Stock market liquidity, funding liquidity, financial crises and quantitative easing


Using data from 2003 to 2013, we examine liquidity linkages, originating with the U.S. Federal Reserve Bank (FED) reserve creation, resulting from conventional and non-conventional monetary policy. These reserves, in turn, impact commercial bank credits/lending and U.S. stock market liquidity. We find that stock market liquidity varies across different monetary policy subperiods, where liquidity is strongly influenced by changes in bank lending and M2 money velocity. FED monetary policy that results in bank reserve increases generally stimulates bank lending and subsequently, is accompanied by stock liquidity gains. These linkages were observed during the 2007–09 recession and QE-1 subperiods, where increasing FED assets and bank credits were accompanied by stock liquidity increases. However, even though FED assets and excess bank reserves increased substantially during QE-2 and QE-3, we find no commensurate increases in bank lending/credits or M2 Velocity. We find that QE-2 and QE-3 had no effect or negative impacts on stock liquidity. These findings support our hypothesis that enhancements in stock market liquidity generally occur only when FED stimulus coincides with commensurate increases in bank lending. Additionally, we find positive effects of short-selling during periods of high market uncertainty, and positive effects from the FED being allowed to pay interest on excess reserves (IOER).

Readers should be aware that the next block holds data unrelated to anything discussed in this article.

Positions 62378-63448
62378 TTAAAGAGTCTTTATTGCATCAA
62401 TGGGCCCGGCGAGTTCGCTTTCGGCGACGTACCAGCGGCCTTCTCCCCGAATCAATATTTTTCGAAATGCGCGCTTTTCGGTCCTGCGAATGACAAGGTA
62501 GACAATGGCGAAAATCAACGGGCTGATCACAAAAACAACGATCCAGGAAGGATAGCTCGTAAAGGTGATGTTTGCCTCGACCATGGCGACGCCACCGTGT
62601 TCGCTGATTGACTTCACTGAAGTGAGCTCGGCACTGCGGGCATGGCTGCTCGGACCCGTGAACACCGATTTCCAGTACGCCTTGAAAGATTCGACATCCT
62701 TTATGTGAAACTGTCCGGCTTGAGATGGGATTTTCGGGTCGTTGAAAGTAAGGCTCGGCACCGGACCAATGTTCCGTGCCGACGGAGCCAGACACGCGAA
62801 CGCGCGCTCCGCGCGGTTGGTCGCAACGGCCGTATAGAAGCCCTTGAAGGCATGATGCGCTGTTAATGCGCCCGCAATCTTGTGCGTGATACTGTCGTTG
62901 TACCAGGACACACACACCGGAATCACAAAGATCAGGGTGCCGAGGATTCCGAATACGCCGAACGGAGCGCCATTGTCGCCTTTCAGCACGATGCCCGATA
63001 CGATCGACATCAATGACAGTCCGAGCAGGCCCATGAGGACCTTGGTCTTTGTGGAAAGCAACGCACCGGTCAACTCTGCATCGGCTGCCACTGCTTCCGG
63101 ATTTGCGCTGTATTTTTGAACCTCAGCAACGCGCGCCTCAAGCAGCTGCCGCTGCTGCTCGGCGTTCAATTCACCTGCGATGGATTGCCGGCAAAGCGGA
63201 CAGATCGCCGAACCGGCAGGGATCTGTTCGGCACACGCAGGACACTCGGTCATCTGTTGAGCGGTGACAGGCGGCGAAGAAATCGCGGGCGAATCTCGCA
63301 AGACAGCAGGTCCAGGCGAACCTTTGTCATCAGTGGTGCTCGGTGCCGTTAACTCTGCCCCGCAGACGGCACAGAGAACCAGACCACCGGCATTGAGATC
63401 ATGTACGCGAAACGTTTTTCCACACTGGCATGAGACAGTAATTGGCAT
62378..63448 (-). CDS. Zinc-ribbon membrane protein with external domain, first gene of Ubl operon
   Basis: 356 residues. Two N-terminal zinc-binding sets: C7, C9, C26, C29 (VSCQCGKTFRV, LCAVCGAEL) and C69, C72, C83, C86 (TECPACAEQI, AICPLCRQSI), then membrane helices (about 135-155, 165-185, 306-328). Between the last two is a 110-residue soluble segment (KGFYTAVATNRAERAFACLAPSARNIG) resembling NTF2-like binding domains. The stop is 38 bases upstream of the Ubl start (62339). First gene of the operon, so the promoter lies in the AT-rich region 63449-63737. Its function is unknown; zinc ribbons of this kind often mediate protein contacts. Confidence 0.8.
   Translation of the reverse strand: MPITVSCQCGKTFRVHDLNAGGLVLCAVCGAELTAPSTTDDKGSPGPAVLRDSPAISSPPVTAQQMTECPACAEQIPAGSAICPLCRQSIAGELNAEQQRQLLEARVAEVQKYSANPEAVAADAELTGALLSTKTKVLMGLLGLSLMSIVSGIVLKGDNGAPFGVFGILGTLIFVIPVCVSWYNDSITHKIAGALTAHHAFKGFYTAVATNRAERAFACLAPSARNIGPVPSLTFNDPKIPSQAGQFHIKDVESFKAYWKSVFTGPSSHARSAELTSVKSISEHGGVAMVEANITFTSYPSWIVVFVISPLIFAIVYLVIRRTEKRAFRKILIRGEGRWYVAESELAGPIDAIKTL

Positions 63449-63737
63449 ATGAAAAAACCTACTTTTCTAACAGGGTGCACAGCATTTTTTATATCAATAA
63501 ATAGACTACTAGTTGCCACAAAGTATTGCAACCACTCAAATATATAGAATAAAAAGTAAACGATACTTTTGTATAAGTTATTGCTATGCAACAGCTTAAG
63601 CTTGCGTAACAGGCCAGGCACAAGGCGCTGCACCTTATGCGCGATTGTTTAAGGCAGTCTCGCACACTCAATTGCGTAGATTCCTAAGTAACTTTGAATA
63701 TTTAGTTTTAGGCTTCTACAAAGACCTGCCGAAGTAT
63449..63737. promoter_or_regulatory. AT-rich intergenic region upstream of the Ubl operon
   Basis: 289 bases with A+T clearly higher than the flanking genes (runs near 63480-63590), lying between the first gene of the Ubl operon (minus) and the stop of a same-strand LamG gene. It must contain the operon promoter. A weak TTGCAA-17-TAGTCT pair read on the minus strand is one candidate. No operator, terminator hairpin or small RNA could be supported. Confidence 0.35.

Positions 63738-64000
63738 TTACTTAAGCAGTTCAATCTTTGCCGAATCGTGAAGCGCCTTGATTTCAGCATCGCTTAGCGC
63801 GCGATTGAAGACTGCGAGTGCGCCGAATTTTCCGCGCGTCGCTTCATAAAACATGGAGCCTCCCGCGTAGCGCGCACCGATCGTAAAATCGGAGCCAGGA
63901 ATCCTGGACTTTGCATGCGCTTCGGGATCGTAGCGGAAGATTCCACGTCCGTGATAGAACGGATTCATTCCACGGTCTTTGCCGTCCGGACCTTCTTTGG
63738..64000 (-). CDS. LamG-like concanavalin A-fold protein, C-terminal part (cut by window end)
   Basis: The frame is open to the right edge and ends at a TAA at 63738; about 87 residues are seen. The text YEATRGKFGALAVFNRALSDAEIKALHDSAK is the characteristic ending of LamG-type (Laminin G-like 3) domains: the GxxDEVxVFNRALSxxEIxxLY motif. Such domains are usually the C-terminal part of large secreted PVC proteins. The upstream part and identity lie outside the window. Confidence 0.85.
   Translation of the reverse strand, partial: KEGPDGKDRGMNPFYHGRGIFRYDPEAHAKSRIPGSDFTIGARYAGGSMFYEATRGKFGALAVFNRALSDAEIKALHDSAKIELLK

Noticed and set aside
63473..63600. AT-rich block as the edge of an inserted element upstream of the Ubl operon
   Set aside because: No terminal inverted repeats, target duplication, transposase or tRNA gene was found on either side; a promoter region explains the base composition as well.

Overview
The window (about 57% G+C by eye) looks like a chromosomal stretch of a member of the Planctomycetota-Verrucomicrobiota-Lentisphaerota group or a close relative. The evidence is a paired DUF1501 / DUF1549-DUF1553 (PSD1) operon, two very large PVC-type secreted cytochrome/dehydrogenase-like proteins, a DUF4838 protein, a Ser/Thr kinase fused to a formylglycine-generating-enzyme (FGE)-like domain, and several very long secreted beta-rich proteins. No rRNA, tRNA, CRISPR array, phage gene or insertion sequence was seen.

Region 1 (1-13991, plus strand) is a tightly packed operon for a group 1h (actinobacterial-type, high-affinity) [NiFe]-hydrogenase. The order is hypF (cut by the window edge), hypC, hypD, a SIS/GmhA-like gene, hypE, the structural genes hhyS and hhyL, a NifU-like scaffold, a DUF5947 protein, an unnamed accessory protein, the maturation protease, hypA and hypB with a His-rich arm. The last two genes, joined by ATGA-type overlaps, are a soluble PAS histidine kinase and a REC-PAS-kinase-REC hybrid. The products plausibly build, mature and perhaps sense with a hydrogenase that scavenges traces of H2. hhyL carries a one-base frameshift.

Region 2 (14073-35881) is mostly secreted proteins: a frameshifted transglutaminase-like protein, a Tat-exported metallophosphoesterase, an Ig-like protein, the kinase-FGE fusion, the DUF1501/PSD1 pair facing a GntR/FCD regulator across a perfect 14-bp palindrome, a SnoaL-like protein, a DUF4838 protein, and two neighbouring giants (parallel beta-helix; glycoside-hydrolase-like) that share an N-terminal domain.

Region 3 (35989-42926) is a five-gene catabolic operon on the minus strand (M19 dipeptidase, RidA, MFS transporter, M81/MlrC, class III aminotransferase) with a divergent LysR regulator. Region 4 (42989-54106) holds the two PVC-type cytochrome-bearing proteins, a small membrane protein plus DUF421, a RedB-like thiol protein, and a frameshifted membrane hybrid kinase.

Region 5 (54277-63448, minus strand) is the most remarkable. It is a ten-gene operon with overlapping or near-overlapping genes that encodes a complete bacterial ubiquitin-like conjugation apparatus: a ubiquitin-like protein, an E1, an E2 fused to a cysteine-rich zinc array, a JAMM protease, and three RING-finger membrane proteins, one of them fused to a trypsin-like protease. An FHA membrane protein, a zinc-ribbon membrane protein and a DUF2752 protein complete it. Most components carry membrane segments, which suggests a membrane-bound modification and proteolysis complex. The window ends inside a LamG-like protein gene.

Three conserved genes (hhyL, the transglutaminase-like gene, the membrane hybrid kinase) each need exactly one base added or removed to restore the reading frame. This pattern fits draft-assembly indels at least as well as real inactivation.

Publication Title

International Review of Economics and Finance